In our November blog, prof.dr.ir. Bettina Bock looks back at her 44 years of research around gender and rural development. While issues of gender and agriculture have been on the research agenda since the 1970s, only recently has rural sociology started shifting its attention from the production of traditional gender roles, or the recognition of the role of the women-farmer, to an exploration of the farming cultures of queer farmers.
Master student Prisca Pfammatter traced back how on traditional family farms in Switzerland, gender is the main axis along which labour is divided and power relationship shaped. Then, drawing from the approaches of performativity theory and weak theory, she investigated how queer farmers understand their farming performances and how these interact and intermingle to create gender and sexual identities that, in turn, inform their farming practices.
Drawing from ethnographic fieldwork and seven interviews with queer farmer, Pfammatter evidences how through their performances queer farmers not only redefine male and female and masculinity and femininity, but also challenge the gendered division of labour on the farm. As a result, their subversive gender performances have the potential to redefine agriculture as gender-neutral and contribute to a filling of the scholarly gap on how to move agriculture away from the (re)production of the traditional gender binary and its inequalities.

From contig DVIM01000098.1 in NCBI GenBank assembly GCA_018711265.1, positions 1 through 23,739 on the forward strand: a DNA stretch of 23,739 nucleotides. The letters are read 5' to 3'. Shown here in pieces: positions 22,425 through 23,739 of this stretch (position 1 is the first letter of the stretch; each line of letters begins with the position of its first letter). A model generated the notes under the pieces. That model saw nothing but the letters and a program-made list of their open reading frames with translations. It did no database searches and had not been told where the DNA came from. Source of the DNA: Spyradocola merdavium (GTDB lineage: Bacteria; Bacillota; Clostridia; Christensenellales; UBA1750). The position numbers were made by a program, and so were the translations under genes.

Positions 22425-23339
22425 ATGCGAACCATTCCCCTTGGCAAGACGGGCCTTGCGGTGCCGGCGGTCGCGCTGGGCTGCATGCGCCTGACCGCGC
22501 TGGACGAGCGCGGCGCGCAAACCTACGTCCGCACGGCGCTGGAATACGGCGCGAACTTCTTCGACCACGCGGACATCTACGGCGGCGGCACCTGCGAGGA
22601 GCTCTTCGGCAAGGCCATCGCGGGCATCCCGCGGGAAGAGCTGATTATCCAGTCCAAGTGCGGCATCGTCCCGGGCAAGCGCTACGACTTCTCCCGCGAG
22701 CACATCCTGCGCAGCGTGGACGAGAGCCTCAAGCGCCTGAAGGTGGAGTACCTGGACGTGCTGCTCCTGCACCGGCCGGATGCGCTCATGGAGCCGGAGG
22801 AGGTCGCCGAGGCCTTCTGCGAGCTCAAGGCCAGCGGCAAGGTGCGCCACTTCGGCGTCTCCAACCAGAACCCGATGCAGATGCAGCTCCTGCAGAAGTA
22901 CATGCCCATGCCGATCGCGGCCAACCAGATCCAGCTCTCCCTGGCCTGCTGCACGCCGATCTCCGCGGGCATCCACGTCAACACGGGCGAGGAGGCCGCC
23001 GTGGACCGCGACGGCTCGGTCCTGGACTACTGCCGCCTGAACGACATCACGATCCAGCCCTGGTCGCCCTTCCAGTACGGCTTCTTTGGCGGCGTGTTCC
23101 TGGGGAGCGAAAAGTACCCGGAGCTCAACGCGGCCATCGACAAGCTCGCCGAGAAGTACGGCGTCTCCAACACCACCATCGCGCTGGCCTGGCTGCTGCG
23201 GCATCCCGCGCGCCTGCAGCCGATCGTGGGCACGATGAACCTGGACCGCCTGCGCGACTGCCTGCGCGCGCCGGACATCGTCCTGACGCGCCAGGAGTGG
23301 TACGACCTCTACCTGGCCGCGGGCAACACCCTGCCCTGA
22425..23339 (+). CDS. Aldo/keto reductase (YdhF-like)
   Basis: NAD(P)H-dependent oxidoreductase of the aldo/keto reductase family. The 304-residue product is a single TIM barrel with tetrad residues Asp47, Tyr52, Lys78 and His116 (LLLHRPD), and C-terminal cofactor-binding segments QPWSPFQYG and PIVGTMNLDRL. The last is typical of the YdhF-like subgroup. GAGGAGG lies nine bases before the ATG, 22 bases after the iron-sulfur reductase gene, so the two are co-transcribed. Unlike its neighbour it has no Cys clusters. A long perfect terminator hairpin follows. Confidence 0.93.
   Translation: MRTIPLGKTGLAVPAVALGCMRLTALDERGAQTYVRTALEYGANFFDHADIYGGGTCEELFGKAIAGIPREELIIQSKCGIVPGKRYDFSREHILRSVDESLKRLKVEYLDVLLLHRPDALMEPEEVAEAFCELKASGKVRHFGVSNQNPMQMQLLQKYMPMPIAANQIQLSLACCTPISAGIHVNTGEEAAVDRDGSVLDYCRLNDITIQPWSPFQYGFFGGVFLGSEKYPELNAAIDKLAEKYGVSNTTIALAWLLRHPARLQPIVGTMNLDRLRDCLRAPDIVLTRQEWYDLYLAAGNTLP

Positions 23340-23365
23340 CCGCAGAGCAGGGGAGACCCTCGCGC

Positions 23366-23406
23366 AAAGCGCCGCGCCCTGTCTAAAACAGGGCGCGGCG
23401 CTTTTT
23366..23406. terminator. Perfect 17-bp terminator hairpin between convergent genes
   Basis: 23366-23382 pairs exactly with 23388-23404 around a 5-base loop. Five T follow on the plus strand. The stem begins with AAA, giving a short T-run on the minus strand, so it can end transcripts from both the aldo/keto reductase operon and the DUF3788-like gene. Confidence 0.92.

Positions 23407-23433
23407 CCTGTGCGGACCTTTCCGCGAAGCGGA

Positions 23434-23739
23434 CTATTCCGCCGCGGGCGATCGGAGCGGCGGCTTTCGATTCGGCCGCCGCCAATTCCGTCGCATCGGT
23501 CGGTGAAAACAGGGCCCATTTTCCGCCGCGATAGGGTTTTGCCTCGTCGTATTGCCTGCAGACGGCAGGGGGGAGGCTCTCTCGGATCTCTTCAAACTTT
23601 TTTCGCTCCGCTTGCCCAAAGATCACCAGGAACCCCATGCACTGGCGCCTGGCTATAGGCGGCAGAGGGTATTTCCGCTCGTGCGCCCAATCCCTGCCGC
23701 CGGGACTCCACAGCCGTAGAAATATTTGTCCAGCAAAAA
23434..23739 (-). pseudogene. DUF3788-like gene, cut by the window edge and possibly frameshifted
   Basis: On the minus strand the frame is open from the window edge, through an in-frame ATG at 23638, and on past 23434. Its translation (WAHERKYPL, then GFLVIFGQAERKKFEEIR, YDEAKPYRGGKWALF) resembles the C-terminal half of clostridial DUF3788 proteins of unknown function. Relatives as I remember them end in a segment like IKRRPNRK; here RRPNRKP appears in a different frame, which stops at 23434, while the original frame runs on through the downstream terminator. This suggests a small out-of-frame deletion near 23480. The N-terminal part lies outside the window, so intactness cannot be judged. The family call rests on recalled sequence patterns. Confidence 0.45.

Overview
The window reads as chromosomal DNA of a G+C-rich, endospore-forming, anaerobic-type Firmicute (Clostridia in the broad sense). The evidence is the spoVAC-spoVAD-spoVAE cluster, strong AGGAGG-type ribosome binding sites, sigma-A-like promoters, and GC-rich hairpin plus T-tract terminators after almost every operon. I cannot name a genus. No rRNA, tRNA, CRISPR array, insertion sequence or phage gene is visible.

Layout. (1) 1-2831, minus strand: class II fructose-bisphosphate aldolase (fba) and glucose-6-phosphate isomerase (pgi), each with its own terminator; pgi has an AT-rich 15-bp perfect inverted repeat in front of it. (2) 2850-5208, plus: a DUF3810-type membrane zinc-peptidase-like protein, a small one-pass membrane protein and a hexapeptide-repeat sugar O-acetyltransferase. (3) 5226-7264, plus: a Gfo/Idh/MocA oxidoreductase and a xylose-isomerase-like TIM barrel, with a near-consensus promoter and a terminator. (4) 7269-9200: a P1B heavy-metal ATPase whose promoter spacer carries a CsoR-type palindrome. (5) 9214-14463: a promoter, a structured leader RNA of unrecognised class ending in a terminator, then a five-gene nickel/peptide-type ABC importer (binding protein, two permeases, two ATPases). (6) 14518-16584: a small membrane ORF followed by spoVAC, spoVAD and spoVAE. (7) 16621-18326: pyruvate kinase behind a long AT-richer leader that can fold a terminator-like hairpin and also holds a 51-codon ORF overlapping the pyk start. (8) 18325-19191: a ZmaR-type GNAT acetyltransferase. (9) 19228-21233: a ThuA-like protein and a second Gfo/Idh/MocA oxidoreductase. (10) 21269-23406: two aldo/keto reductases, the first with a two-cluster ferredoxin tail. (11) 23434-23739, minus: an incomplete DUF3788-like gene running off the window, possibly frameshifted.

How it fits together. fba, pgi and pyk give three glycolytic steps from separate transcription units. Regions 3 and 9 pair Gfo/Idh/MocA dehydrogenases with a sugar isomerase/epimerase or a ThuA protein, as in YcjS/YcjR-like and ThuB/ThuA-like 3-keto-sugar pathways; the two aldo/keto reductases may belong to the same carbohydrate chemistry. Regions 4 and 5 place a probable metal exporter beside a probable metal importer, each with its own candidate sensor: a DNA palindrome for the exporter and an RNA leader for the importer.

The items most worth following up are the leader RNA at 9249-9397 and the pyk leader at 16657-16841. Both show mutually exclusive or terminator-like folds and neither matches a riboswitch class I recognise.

Pfammatter’s research makes three main contributions to the literature. First, it evidences the glaring lack of research around and the invisibility and non-recognition of queer farmers in Switzerland. This lack that is exposed extends to the mechanisms through which farmers are turned away from farming as a livelihood on the basis of their gender, sex and/or sexuality – for example, through the celebration in Switzerland of heterosexual cisgender family farms. Second, the thesis highlights subversive performances and how these challenge the production of binary gender, sex, sexual, and farming identities as well as the attribution of skills on the basis of these socially constructed categories to imply alternative possibilities, roles and futures. Third and finally, it is suggested that farming can be an accommodating space where people can become who they feel they want to be.
Prisca Pfammatter. 2021. Beyond Farming Women: Queering gender, work and family farms, Master Thesis: https://edepot.wur.nl/557032
On 23 – 25 March 2022, the study will be presented at the International German-language conference “Frauen in der Landwirtschaft”.
Contact: Prisca Pfammatter, firstname.lastname@example.org